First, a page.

It is often said that the opening lines of a book are the most important. If the author gets them right, they're the ones that will grab the reader and suck them straight into a story. Get them wrong, and the book will be returned to the shelf and never read. No matter now well structured the following 99,900 words are in your masterpiece, get the first 100 wrong and you've had it.
When re-structuring The Cypress Branches into a trilogy, I was faced with the problem of how to start each of the three books. But unlike an author who is in full control and can let their imaginations run wild, as an editor, and an editor who can't communicate with the author, I had to find the opening lines of Pegasus Falling from within the existing text.
Indeed, it was the importance of the opening passage which lead me to decide to cut two scenes from the book.
The Cypress Branches, in its original format, starts with a prologue. Because of the way I have restructured the novel, that prologue will not appear until book three. (This decision alone was something I agonised over for a long long time, but hopefully when you get to read it, you'll see why I made the decision!) The prologue starts with a very powerful image. Here are the opening lines...
Williamson, reflecting upon the events following her father’s death, had become
withdrawn, suppressing a sort of vague rage. A cold, furious incomprehension at
such a calamity. She threw herself into an orgy of frantic, almost hysterical
activity. Dismissing her sister’s entreaties, she stripped her father’s room of
everything which connected it to him: his clothes, his books, his toiletries,
his pictures, his bric-a-brac. When she had finished, she locked the room. She
then turned her attention to the rest of the house: polishing, cleaning,
clearing cupboards and shelves, shampooing carpets, re-arranging furniture,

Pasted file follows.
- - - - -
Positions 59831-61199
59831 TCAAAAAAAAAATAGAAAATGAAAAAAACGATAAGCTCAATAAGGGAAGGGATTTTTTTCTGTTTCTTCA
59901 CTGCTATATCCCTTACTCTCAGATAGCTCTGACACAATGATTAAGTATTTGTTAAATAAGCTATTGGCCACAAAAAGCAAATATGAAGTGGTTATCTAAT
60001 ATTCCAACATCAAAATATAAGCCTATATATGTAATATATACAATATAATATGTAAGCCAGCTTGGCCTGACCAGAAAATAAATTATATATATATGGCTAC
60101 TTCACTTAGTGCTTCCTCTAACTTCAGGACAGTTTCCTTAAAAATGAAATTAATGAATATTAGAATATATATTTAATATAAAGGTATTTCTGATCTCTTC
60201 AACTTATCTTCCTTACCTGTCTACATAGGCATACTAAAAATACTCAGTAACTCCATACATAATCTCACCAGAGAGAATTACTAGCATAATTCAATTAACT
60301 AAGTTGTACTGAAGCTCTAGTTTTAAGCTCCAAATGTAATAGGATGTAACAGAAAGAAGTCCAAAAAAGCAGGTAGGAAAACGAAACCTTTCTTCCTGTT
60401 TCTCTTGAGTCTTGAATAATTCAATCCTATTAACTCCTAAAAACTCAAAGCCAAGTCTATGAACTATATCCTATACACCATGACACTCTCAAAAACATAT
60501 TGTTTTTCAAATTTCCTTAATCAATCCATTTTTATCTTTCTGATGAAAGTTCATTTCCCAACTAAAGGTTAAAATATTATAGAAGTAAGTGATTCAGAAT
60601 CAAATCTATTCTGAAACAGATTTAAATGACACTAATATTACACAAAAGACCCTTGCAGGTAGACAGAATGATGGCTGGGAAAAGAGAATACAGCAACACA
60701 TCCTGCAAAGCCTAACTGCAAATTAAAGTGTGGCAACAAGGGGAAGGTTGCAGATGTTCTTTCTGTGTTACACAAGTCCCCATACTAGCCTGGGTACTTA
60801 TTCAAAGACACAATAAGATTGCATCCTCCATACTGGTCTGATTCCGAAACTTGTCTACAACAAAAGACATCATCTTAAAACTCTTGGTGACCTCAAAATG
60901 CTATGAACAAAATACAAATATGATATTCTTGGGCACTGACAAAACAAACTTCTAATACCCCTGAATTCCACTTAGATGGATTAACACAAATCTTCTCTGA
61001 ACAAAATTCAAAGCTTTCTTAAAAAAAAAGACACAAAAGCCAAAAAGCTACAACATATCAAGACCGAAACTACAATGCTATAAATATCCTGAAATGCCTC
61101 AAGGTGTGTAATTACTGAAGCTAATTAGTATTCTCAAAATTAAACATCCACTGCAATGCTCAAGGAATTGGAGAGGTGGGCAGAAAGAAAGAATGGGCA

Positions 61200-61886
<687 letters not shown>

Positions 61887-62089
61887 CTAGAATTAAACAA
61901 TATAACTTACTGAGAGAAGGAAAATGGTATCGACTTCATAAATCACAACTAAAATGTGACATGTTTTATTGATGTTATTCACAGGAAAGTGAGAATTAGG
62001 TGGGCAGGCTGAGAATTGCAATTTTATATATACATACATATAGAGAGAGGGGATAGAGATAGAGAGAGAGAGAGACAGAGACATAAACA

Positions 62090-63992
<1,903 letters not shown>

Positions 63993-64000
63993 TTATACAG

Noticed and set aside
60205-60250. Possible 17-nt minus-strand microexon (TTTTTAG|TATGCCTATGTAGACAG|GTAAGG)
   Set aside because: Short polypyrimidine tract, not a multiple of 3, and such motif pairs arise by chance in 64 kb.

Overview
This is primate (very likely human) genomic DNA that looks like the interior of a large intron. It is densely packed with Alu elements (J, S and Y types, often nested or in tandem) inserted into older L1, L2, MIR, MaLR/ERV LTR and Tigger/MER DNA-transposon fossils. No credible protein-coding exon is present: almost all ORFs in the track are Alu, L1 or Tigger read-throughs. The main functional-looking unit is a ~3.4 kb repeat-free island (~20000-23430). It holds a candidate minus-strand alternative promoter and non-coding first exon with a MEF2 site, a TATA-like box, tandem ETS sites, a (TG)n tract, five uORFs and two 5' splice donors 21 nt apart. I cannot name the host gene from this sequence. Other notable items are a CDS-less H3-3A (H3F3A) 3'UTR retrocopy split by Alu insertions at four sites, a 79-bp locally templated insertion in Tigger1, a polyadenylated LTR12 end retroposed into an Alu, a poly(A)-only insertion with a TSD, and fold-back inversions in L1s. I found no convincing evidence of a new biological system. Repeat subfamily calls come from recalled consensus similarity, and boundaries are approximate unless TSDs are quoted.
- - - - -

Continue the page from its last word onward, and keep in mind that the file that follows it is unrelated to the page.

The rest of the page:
changing curtains. By this aberrant behaviour, it seemed she was determined to
so expunge the familiar that she could not be reminded of the past. She
restored all the packages finally into the now gleaming kitchen cabinets and
closed the doors upon her labours. She climbed down from the kick stool and,
crossing to the sink, filled the kettle and flicked the switch. She sat at the
table, gazing out, motionless, drained by her efforts. Suddenly she began to
cry like a small child. ‘Oh, Daddy, why did you do this to us? Why, Daddy, why?’
I don't know about you, but that really makes me want to read on! Who is Joyce? What happened to her father? Why is she reacting in this particular way? In less than 200 words, we're hooked. We want to know more, and find out what the situation is.
It's a great opening...and was the perfect way to open The Cypress Branches in its original form. But it would have made no sense to open Pegasus Falling with that prologue. Why? Well, for a start, Joyce and her father don't feature in it! They do feature, heavily, in what will be the second and third instalments.
I was therefore left with a bit of a headache-inducing predicament. Although I knew I had a good book on my hands with Pegasus Falling, for a while I didn't feel like I had the right opening. It has to grab you, suck you in and make sure you want to read on, so I had a big decision to make.
And now I'm facing the same dilemma with It Never Was You, part two of the trilogy. Part three is sorted - it will open with those lines you see above. But I can't use them in part two. And I can hardly open with a doctor throwing his bicycle to the ground and running feverishly up the steps again, can I?!
One thing is for sure, though - the opening lines will be William's. What opens It Never Was You will have formed part of the original manuscript. This is William's writing, not mine. I'm close to a decision, but I may have to make more sacrifices just as I had to with part one. But those sacrifices will be for the greater good.
Labels: dilemma, editing, hooking the reader in, opening lines to a novel, Pegasus Falling, The Cypress Branches, William E. Thomas